Practitioner Culture: What cultural expectations do you bring to the educational setting? What is your culture in relation to education, interactions and school? (values, beliefs, traditions, customs, worldview, conversational styles, non-verbal language and parenting styles) What are the historic experiences/implications of your culture? What are the differences/dissonances between your culture and the student’s? Are you expecting one-way accommodation from the student for any cultural differences? Why? What accommodations are you expecting?
Student’s Culture: What cultural expectations does the student bring to the educational setting? What is the student’s culture in relation to education, interactions and school? (values, beliefs, traditions, customs, worldview, conversational styles, non-verbal language and parenting styles) What are the historic experiences/implications of the student’s culture? What are the cultural characteristics of this student that are strengths in the educational environment? What have you determined to be motivating & reinforcing to this student? What are the parents’/caretakers’ view on the student’s behaviors of concern?
Classroom Instruction: What is the teaching style, materials, content, structure, etc? How are your methods of instruction designed to meet the cultural strengths & learning styles of the student? How have you explicitly taught this student the “cultural capital” needed to succeed in school? How do you elicit high expectations for this student? How have you clearly demonstrated & explained to this student expected behavioral responses? How do you include this student’s interests & background in your instruction?
The Classroom Context/Ecology: What is the cultural environment of the individual classroom based on identified best practices? How is your classroom based on collaboration & cooperation rather than competition? How is your classroom based on praise & reinforcement rather than punishment? How does your classroom environment allow for movement & interaction? How does your classroom environment honor student strengths, including this student?
Good Teachers Teach students - not a subject or grade level. Maximize academic learning time. Have students earning their own achievement. Keep students actively engaged in learning. High quality and rigorous instruction and high expectations for ALL students.
Good Teachers Clearly state positive expectations. Create a climate of positive expectations for all. Establish effective management techniques.
The BIG 5 + 2 Recall your Tier I training to, at each team meeting, review the Big 5 and look for patterns Even deeper data analysis means to disaggregate data By subgroups: race, sped status, SES Review for patterns DOES NOT mean quick a fix
Screening Tools A measure should be used for students who are “internalizers” No externalizing behaviors to show up in ODR data, but teachers have concerns Such tools should be systemic in use as well as researched with regards to cultural bias. Screening data is considered along with Big 5 + 2 and ODR data on student for pattern
Parent/Family Involvement This is essential at the beginning, but even more so as need for intervention increases. Schools must value families and whatever level of support they have to offer. Script/consent process Vital at entrance to Tier II intervention for the family to understand HOW the intervention works as well as their role in the intervention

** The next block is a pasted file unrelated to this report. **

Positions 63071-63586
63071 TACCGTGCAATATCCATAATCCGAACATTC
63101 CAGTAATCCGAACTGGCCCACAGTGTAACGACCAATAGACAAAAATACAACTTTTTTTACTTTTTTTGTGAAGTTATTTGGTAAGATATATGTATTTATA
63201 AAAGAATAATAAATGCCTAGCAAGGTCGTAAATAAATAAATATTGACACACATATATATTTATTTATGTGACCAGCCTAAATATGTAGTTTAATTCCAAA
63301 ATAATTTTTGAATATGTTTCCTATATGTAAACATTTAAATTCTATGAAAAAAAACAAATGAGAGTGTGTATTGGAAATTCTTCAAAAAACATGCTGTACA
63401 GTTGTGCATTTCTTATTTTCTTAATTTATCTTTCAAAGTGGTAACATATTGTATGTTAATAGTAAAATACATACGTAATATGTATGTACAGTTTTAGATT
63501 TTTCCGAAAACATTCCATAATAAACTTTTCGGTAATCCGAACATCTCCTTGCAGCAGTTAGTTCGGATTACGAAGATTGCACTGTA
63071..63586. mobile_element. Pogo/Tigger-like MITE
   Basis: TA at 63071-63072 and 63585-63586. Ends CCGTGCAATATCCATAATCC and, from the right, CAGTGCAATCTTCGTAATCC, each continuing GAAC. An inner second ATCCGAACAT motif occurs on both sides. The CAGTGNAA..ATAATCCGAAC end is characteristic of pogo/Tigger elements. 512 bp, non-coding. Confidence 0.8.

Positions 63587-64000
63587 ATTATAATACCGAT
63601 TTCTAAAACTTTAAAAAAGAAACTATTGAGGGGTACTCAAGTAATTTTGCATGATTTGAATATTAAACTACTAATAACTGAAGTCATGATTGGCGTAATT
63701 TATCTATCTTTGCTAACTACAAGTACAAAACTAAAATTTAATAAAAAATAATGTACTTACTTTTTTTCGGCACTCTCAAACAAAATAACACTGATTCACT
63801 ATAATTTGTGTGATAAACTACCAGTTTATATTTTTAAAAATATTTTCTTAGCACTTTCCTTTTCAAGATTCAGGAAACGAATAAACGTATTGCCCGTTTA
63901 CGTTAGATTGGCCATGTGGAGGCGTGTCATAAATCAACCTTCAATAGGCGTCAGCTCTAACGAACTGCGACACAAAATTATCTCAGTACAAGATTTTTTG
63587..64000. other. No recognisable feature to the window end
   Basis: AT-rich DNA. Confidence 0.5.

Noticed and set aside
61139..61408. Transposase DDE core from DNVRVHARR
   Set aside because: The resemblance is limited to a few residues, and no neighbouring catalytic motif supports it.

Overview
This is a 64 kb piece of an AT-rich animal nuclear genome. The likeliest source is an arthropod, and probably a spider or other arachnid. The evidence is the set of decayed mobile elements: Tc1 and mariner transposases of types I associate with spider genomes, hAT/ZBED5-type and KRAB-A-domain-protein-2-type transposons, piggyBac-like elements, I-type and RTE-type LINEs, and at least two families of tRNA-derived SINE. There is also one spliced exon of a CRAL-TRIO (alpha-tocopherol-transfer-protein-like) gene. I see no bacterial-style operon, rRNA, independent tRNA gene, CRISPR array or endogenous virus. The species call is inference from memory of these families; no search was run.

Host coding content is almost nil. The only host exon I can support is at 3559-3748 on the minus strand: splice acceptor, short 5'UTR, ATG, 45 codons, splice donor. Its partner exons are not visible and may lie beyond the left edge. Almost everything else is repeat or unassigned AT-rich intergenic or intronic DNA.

Culturally Relevant Practice Checklist (Initially referred to as Mismatch Checklist) Brief interview between school and family Gauges family PERCEPTION of mismatch Geared to gather the family’s perspective on: Student/school relationship Student/classroom relationship Behavior concerns
Checklist continued… Provides starting point for discussions based on degree of mismatch Then utilize the guiding questions to determine how to enhance practice Becomes paramount as a student moves into higher tier interventions and wraparound is considered Enhances partnership and communication
Family involvement should increase as need increases Functional Behavioral Assessment (FBA) helps us understand WHAT the student is getting from the behavior. Need family perception: Why the behavior continues What the student gets from the behavior FBA is about changing our system to modify student behavior. Perception is vital.
Wraparound Teams members selected by the family Include natural supports, not just school staff Team should reflect family values based on their perceptions of what is important to them and respecting their natural supports Progress on goals is based on measures of perception and data (ODR, DPR, attendance, grades, etc.)
ACTIVITY In next slide, consider the information presented. How do you address this information with staff? How do you start creating change based on this one piece of information? Take 7 minutes to do this. *
Culturally Relevant Practices in PBIS… …is emerging. There is no “best practice”… YET Research shows that CRT practices must be a part of a system to be lasting.
Resources firstname.lastname@example.org email@example.com Suspended Education www.splcenter.org/get- informed/publications/suspended-education www.splcenter.org/get- informed/publications/suspended-education APA Zero Tolerance Report www.apa.org/ed/cpse/zttfreport.pdf PBIS Indiana www.indiana.edu/~pbisin
Credits http://www.naacpldf.org Guiding Questions: Lisa Bardon, PhD. University of Wisconsin – Stevens Point Cultural checklist: Eau Claire Area School District adapted from University of Wisconsin – Green Bay